These two articles are great reminders of why nature and the outdoors are so important for children's learning.
I challenge us as educators to consider;
- how do we provide children essential experiences for learning through nature?
- can we increase our students' exposure to nature by creating lessons and learning experiences regularly in our local area, for example, down at the beach, or at Centennial park or at the Randwick Environmental Wetlands and Centre?
- Can we bring nature to learning at our school?
- can we make the most of the views that we have?
- how do we improve our Outdoor Education program
- How do we learn from local Indigenous Australians and their heritage about our place here by the sea?
- How do we bring nature to project based learning - there should be no surprises that children love animals and nature and many are wired to be fascinated and want to discover and investigate.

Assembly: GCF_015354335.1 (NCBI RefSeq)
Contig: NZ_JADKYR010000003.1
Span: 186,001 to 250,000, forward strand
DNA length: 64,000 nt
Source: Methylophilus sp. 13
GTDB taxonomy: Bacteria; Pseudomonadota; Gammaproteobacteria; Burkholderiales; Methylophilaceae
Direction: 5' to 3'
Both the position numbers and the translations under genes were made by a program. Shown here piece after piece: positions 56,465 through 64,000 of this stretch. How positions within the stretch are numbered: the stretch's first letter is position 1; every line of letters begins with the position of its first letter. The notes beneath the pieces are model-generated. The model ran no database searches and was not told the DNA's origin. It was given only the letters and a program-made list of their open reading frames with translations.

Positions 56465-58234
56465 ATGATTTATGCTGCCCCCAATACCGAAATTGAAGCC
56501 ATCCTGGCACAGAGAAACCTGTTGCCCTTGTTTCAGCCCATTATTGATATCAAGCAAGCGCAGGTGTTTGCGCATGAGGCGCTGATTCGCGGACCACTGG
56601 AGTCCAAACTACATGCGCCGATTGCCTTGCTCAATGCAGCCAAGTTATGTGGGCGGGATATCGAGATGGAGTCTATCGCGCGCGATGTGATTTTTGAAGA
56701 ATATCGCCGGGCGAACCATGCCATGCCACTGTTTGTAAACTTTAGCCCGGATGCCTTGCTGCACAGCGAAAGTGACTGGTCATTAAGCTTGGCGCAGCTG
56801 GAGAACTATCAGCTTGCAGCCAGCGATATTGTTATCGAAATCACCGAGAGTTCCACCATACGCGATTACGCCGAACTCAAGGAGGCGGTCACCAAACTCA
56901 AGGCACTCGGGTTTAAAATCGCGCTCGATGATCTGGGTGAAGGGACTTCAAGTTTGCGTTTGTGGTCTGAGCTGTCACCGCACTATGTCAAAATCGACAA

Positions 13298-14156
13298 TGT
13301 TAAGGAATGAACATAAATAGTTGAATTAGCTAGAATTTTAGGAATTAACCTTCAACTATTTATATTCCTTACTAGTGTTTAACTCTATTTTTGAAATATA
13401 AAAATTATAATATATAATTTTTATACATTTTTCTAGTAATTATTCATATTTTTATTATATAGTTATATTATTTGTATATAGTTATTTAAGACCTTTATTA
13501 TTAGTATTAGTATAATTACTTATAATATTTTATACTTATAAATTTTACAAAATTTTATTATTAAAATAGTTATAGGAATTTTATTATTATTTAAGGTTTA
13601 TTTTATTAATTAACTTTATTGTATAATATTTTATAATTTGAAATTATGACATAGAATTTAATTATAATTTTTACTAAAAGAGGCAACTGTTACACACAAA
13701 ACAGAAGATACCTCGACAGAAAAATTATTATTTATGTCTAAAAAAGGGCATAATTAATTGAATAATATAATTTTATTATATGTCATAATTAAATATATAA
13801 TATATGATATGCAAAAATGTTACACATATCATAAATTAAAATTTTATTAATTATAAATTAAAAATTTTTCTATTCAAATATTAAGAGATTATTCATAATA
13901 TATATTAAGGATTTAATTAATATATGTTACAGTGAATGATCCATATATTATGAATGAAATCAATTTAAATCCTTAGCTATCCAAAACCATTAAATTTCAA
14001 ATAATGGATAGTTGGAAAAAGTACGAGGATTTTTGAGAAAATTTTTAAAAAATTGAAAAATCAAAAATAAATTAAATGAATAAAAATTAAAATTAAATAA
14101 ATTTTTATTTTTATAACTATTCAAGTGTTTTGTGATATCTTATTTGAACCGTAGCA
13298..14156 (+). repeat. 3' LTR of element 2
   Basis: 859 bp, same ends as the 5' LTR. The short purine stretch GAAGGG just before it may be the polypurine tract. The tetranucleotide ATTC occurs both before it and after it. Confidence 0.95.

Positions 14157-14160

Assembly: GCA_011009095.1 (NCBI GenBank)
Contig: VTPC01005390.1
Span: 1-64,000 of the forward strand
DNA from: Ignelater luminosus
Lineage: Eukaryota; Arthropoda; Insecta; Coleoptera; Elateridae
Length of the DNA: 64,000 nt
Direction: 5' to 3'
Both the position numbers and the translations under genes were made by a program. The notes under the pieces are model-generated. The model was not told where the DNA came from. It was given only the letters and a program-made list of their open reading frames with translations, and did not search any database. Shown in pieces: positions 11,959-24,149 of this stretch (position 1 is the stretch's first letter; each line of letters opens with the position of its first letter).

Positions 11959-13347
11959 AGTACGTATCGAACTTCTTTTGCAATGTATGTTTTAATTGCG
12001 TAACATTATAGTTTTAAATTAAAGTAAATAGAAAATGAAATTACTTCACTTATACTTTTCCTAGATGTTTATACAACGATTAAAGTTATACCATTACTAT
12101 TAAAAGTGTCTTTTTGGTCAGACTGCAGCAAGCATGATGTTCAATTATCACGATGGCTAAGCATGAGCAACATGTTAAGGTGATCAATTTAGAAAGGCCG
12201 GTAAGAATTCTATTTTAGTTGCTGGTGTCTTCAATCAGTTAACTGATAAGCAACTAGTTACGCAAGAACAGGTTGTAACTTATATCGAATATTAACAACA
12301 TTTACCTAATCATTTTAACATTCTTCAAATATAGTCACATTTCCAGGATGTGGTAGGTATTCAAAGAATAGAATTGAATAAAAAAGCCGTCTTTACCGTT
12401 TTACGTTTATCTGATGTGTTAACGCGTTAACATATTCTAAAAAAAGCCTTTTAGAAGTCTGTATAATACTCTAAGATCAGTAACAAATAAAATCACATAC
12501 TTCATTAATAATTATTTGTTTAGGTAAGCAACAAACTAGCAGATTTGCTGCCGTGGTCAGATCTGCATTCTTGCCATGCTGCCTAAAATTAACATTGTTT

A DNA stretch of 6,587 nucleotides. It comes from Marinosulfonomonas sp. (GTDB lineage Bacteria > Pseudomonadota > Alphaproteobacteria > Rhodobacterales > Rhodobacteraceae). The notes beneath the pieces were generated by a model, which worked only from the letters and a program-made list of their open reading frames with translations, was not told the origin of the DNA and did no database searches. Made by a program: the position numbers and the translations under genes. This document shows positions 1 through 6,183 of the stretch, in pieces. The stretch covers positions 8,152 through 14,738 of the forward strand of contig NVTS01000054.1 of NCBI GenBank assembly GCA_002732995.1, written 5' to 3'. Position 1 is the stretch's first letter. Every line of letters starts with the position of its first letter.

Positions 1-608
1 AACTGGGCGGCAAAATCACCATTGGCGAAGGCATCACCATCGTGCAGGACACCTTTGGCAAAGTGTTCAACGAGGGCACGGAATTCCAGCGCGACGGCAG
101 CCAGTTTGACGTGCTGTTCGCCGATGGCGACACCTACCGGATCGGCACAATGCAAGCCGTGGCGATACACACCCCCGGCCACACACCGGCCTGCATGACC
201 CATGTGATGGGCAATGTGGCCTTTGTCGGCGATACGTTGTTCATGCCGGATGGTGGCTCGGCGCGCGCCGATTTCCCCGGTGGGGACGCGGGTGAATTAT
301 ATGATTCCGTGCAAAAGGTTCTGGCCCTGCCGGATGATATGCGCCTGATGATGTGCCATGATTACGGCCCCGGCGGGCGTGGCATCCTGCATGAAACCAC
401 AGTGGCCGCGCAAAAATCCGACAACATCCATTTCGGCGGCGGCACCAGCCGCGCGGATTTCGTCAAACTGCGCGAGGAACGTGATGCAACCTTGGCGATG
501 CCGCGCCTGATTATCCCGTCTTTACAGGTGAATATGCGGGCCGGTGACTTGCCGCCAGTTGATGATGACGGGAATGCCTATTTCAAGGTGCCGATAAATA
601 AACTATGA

- explore connections between nature, conservation, stewardship, relationships, people and Christian Education …it all connects so beautifully!
I have two wonderful books on my shelf that I cannot recommend highly enough, called;
'Toxic Childhood: How our modern world is damaging our children and what we can do about it.' (2007) by Sue Palmer http://www.suepalmer.co.uk/modern_childhood_books_toxic_childhood.php
'Last Child Into the Woods: Saving our children from nature deficit disorder' by Richard Louv (2010) - now considered to be a modern classic!
Go and get your hands dirty and plant a tree, or go for a walk on the beach. Nature is good for us grown ups too!